Corns and calluses are areas of thick skin due to repetitive pressure or friction. This commonly occurs on hands and soles of the feet. Symptoms are thick, hard, flaky or dry skin. These are not life-threatening conditions.
About Corns and Calluses
Corns and calluses are areas of thickened skin resulting from repetitive pressure or friction. Calluses commonly occur on the sole of the foot, especially the ball and heel region. They present as rough, thickened areas of skin and are seldom painful.
Corns are smaller in size than calluses. They commonly occur on non-weight bearing regions of the foot such as on the top of the toe or on the side of the toes. Corns are caused due to friction and are painful to touch.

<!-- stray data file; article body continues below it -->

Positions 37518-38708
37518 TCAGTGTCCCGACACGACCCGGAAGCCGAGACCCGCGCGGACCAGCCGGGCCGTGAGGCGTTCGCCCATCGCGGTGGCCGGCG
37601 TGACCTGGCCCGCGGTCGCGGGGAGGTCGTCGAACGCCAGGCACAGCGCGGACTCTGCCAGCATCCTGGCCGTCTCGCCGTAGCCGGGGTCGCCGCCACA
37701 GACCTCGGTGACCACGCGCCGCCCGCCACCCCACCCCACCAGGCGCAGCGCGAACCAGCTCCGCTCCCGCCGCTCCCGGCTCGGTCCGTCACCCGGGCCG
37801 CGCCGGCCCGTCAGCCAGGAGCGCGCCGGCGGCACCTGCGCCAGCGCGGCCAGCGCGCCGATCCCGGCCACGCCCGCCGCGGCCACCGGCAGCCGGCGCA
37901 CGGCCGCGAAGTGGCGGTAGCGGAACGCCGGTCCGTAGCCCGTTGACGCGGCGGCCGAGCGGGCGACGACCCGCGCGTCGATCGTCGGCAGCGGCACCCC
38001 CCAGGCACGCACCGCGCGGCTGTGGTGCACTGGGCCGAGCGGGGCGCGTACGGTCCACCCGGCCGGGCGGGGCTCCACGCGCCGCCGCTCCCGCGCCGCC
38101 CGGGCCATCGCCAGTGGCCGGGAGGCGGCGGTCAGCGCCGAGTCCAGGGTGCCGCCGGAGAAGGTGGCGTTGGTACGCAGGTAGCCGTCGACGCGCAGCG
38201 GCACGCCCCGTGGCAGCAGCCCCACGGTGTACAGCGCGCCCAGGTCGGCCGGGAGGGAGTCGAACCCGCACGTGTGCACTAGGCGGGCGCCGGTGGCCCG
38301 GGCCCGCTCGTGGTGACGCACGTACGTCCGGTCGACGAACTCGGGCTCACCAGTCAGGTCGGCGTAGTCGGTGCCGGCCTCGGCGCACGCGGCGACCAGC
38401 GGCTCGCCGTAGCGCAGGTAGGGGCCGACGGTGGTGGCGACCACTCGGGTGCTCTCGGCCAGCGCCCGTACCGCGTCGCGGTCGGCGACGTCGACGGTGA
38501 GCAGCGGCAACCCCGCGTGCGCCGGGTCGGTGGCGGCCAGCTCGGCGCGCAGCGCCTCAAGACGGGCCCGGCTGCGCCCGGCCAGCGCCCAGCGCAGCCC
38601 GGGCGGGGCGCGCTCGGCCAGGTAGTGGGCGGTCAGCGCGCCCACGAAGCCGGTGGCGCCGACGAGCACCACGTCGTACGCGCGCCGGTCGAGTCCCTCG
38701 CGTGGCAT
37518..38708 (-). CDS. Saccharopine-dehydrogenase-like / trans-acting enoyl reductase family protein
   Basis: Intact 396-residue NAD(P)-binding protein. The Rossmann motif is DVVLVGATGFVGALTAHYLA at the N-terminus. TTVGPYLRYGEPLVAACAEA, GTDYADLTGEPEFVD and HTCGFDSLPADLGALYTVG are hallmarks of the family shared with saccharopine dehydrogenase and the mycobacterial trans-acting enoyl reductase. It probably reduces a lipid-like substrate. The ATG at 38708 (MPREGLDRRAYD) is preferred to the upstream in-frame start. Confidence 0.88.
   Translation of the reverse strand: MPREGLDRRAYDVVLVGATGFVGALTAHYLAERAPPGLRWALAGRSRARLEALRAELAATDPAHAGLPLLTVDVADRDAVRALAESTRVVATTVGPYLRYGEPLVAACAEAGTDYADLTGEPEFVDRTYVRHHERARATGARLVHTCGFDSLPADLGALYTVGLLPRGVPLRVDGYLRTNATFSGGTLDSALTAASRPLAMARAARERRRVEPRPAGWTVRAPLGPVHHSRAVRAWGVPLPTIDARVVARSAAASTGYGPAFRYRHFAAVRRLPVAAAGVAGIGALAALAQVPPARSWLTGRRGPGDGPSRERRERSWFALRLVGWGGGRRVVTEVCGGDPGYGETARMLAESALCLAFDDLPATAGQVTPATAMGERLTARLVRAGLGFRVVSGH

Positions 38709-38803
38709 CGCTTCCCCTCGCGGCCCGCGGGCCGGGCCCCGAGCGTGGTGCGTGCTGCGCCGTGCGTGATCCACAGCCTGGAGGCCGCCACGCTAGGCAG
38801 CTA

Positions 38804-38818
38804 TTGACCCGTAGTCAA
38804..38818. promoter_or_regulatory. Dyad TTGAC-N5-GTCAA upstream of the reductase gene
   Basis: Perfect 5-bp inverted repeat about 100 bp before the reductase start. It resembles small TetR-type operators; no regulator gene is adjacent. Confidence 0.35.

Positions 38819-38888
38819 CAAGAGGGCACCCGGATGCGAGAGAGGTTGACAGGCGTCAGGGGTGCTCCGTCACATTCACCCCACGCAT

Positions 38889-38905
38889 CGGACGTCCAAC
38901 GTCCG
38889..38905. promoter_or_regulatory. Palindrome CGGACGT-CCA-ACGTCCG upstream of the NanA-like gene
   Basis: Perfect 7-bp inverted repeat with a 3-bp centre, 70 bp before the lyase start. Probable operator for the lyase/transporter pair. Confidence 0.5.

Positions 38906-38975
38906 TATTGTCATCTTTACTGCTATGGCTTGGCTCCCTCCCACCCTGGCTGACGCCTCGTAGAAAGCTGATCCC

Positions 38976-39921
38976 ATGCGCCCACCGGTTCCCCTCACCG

Causes of Corns and Calluses
Anything causing friction or pressure to the foot or hands may result in corns or calluses. This excess pressure to the skin results in hypertrophy of the skin, which is in fact a protective reaction to prevent further damage to the skin.
Treatment of Corns and Calluses
- The corns should be removed by a podiatrist.
- Patient should consult a doctor in case of diabetes.
- Lubricants such as petroleum jelly can be applied to the skin in order to reduce friction and pressure.
- Plasters for corn and callus should be applied to protect the regions of frequent friction and pressure.
- If the cause is ill-fitting shoes then change of footwear resolves the problem. Gloves should be worn to prevent friction on hands.
- If the condition is not improving despite the treatment and if there is infection present, then a physician should be consulted immediately.